Stroke explained to Kids!
The availability of stroke information for children
...is important for them to understand what is going on, especially when a close member of the family is affected.
Parents often have limited information themselves and from a child's perspective it can be frightening and very sad to stand by helplessly knowing even less about what has happened, whether or not they can help and the likely outcome.
Kids don't understand
Stroke symptoms being experienced by a grandparent that a child could find distressing may include palsy or paralysis of one side of the body and as a result not being able to use both hands to hold cutlery to eat or to walk unassisted; being unable to speak or speaking in an unintelligible manner and being tearful at inappropriate moments.
Why was the book written?
I had worked with patients who had had a stroke for many years in my capacity as a student nurse and also as a Registered Nurse and it occurred to me one day, that there was absolutely no literature at all available that I was aware of about Strokes for children....so I resolved to change that.
The end result was this little children's book, "Grandpa Had A Stroke" It was well received among families, special interest groups and libraries particularly in Australia and now is available as an e-book internationally.
Strokes are very common
Population growth, changes in lifestyle and advances in medicine mean that the number of older persons in our society will rise. Many of them will live to become very old.
An unavoidable part of old age is change in the structure and function of the human body. One of the most common and significant changes is the narrowing and blockage of arteries, which in turn can lead to diseases such as stroke.
When I was young, having a stroke almost always meant you died, or you were destined to a life of a complete invalid and in the wider community there was much lack of understanding of the stroke person's disability and needs.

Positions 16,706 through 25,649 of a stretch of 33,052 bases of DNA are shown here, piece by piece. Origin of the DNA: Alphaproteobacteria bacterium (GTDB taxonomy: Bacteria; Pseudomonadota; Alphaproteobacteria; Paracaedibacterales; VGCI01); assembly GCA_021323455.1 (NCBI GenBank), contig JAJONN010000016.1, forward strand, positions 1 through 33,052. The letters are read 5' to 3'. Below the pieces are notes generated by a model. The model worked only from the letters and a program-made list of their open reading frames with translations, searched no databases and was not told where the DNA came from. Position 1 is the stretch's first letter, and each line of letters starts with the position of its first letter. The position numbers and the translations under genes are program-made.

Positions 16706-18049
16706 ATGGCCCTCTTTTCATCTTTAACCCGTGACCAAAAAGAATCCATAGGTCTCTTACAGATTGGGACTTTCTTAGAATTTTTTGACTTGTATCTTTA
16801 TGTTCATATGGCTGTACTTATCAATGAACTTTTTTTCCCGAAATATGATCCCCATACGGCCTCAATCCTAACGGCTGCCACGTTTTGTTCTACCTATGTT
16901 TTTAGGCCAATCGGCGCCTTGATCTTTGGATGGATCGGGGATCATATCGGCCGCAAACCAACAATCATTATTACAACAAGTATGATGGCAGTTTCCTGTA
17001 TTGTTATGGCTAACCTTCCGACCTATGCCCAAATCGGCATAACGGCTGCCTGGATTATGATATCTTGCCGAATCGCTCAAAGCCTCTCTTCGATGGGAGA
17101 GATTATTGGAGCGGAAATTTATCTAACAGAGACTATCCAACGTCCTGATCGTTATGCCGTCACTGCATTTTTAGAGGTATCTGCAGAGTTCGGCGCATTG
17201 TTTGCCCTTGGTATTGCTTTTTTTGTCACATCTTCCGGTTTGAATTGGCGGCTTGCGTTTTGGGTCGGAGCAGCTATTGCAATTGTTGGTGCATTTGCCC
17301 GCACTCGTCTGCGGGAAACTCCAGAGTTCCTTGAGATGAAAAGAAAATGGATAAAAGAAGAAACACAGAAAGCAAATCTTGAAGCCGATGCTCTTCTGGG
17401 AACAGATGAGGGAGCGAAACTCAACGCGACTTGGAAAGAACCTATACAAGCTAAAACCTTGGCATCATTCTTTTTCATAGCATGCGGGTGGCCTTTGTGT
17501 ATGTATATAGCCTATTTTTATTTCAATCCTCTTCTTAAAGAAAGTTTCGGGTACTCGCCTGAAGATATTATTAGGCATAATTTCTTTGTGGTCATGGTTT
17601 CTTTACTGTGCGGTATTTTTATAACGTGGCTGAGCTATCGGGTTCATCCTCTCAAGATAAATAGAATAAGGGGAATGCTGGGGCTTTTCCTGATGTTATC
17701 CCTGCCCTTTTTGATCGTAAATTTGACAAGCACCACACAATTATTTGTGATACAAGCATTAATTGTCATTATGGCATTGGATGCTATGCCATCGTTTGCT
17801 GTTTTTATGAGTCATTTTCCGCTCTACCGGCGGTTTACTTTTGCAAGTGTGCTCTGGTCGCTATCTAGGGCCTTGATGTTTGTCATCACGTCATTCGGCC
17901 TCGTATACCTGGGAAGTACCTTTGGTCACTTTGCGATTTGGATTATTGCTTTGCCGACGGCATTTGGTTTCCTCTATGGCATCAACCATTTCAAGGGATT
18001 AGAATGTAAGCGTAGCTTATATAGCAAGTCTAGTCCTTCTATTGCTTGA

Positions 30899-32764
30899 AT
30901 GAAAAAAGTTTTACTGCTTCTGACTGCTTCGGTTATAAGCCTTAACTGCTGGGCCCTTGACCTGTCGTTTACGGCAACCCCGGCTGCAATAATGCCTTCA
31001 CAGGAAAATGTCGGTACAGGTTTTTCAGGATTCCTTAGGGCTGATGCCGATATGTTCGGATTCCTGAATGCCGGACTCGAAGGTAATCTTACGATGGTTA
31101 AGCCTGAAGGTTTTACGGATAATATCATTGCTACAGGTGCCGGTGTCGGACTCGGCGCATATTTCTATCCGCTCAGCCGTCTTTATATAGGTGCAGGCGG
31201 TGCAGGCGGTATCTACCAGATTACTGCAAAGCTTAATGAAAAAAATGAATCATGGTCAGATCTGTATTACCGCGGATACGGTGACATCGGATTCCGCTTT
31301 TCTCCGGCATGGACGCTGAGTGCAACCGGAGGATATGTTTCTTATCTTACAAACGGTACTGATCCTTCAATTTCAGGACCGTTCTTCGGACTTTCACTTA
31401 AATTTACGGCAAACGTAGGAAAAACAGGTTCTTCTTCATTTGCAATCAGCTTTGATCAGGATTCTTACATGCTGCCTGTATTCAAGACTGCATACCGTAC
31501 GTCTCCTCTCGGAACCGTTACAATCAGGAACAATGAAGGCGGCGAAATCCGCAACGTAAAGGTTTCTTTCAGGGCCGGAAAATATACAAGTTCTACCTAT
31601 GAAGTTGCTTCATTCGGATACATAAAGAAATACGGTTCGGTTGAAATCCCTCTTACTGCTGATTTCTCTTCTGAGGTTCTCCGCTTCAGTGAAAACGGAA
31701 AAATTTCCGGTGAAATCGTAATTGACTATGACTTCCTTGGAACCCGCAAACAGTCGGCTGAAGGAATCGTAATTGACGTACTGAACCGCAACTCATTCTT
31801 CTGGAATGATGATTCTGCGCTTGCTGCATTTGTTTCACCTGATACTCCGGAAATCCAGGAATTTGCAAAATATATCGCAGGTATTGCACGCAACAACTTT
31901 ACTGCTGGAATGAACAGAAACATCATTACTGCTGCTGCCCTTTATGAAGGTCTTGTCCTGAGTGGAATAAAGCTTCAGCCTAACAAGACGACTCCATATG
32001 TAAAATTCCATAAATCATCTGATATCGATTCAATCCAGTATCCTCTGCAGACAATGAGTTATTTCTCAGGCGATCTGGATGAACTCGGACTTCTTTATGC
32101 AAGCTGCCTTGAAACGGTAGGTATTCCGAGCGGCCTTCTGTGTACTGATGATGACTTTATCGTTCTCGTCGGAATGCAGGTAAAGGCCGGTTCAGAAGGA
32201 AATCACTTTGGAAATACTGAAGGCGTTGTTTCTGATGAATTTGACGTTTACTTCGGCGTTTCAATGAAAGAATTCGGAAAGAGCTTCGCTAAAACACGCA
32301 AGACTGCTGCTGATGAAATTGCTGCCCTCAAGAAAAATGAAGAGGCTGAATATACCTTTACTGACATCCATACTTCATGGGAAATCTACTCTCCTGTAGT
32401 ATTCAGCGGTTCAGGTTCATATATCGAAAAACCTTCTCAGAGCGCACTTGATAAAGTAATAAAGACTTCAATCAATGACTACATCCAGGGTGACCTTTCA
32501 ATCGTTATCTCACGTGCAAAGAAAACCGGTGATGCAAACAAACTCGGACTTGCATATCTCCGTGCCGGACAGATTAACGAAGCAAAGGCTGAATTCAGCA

Now, thanks to the advances in medicine, treatment, therapy and rehabilitation techniques in general many stroke sufferers return to a good quality of life afterwards.
Readers of all ages and particularly children, will find that their ability to relate to and support stroke sufferers will be greatly helped by the knowledge and message of hope that this excellent little book provides
What's the story about?
The strong, vital and active grandfather of a little girl, awoke one morning with the symptoms of having had a stroke, palsy down one side of his body and unable to communicate very well. This story looks sensitively at the whole situation, the grieving process of the family and their involvement in his treatment, therapy and recovery.
Illustrations and resources
Younger children, aged 8-12 years, with a grandparent or relative having had a stroke would definitely benefit from reading this book.
The book is illustrated in a fun and often, poignant way. It includes a special note for parents and teachers and local, national and international resources.
Patient information, care information and research information can be found via websites given with national and international reources.
This excellent introduction to Stroke for children, is just one click away........the subject matter is very timely, well researched and easily understood.
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About the author
Elizabeth Gray was a registered nurse for over 30 years. Much of her work was concerned with the rehabilitation and management of degenerative diseases. To learn more about Elizabeth's other publications: